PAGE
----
Perhaps not many of us would choose to live next door to a graveyard. Fewer of us would spend our time walking among the graves, imagining what the lives of the departed had been like. Poet Kathleen Driskell did just that when her family moved into an old country church outside of Louisville, Kentucky, twenty years ago and from that event gradually emerged a poignant collection of poems.
Her aptly titled book, Next Door to the Dead, published by the University Press of Kentucky, shares haunting, fitting, and relatable observations from mortality to feminism (see the hilarious but pointed At Harlan Sanders’s Grave). From the oldest marked stone (1848) to present-day burials Driskell herself witnesses, in her capable hands death is merely another field of life on which to display what it means to attempt (and often fail on all fronts) to live. Not many poets can achieve this without being maudlin, but Driskell does so adroitly.
With a soaringly omniscient POV, Driskell explores deeply and widely what it means to be human and she does so armed, one assumes, with only a literal, gray palette of stones next door, etched with words meant to convey more than they ever can. And yet, in her hands, we see the cemetery, we see those who are buried there perhaps more clearly than even their kin did. Perhaps more importantly, we see both the worst and the best in ourselves.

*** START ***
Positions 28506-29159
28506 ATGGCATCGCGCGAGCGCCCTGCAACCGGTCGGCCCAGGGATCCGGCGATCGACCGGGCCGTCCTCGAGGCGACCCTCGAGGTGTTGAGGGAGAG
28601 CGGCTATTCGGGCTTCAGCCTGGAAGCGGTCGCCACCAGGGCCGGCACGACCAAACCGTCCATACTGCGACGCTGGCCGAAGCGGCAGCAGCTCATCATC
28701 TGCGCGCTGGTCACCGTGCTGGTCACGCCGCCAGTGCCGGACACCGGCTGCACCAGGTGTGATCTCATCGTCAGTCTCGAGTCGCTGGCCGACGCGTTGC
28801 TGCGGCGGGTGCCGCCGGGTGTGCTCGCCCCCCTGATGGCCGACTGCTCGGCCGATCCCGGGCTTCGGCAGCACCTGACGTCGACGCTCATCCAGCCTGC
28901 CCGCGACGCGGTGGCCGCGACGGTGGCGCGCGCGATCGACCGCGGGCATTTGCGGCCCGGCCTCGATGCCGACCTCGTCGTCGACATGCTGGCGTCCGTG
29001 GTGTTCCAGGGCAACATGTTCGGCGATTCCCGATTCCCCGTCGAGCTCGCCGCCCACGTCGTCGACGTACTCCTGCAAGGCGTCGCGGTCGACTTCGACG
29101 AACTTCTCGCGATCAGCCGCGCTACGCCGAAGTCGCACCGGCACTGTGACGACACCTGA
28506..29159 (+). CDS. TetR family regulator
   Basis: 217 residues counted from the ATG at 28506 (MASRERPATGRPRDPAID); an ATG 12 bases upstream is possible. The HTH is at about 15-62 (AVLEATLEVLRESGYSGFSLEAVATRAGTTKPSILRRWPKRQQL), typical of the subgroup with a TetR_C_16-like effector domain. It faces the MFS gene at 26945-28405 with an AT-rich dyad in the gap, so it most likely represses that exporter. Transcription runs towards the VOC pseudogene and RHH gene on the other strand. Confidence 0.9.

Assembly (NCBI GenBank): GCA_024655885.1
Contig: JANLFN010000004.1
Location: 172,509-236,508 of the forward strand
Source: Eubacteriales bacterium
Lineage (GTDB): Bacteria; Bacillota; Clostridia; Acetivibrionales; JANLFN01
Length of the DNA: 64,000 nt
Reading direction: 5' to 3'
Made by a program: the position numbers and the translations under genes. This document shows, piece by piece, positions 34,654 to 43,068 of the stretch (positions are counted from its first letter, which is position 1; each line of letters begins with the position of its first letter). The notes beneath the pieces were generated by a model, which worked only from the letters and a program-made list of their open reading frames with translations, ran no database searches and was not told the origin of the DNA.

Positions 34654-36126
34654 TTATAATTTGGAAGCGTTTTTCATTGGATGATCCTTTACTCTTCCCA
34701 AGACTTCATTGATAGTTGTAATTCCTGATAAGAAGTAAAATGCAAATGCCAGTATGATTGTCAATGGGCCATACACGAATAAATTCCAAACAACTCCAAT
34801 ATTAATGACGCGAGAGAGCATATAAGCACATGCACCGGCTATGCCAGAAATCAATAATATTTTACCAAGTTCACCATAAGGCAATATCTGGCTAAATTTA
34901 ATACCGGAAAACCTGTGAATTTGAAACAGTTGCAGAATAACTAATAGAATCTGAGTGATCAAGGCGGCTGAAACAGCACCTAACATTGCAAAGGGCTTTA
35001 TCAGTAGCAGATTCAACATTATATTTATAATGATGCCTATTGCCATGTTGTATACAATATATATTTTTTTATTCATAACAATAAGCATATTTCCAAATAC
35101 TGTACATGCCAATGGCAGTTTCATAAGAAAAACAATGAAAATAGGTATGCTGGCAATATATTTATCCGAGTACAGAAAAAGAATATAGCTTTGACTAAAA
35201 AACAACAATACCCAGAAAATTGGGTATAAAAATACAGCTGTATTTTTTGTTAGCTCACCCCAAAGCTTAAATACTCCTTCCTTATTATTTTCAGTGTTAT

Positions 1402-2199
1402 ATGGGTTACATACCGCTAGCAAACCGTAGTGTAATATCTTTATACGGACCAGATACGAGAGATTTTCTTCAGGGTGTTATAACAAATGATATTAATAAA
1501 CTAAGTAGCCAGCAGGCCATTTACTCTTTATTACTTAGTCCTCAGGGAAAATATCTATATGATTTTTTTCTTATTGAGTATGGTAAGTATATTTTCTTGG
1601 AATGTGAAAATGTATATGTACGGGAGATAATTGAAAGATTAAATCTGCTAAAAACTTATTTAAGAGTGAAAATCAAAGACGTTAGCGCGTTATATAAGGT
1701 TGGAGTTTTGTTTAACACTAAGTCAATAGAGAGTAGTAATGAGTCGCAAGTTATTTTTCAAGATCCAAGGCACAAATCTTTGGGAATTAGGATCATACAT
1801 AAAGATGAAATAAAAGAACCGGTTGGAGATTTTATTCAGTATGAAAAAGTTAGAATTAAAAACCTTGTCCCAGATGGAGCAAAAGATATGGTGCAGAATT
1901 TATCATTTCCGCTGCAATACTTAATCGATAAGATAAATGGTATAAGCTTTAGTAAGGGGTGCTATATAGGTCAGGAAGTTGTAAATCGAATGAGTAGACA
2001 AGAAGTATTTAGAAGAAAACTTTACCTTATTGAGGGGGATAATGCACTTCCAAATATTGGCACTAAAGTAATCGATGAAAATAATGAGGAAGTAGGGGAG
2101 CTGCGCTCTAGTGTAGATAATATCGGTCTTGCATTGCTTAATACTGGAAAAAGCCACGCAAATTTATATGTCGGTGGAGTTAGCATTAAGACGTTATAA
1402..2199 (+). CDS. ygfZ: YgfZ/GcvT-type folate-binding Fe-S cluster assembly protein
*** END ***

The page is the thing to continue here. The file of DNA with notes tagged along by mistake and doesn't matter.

Full disclosure: I have admired Kathleen Driskell from the moment I became a student in Spalding University’s MFA in Creative Writing program. She’s a dynamo, and I more than a little heroine worship her. Her poems (this collection included) have a way of burrowing into your mind and soul. I have been privileged to travel with her on the program’s overseas trips and have often wondered how she and I could have seen the same mountain and yet, somehow she has this gorgeous poem to show for it and I have only another photo of, yes, a mountain.
I, too, used to live next door to a cemetery. It was on the hill just above the house where I was brought up, and I could look out my bedroom window and say hello every morning to the distant family members (and others) who resided there. So I have a real affinity for cemeteries. But that’s a post for another time.
Award-winning poet and teacher Kathleen Driskell is Professor of Creative Writing and serves as the Associate Program Director of Spalding University’s low-residency Master of Fine Arts in Writing Program in Louisville, Kentucky. In 2013, she was awarded the honor of Outstanding Faculty Member by the trustees of Spalding University.
Her newest collection of poetry, Next Door to the Dead, was published as a Kentucky Voices Selection, by the University Press of Kentucky (2015). In addition to the nationally best-selling Seed Across Snow (Red Hen 2009), she is the author of one previous book of poetry, Laughing Sickness (Fleur-de-Lis Press 1999, 2005 second printing), and Peck and Pock: A Graphic Poem (Fleur-de-Lis Explorations 2012), as well as the editor of two anthologies of creative writing. Her book of poems Blue Etiquette will be published in 2016 by Red Hen Press.
Kathleen’s poems have appeared in many nationally known literary magazines including North American Review, The Southern Review, Shenandoah, Cortland Review, and Rattle, and in The Kentucky Anthology, What Comes Down to Us: 25 Contemporary Kentucky Poets, as well as online on Poetry Daily, Verse Daily, and American Life in Poetry.
Grab a copy of her newest at Amazon.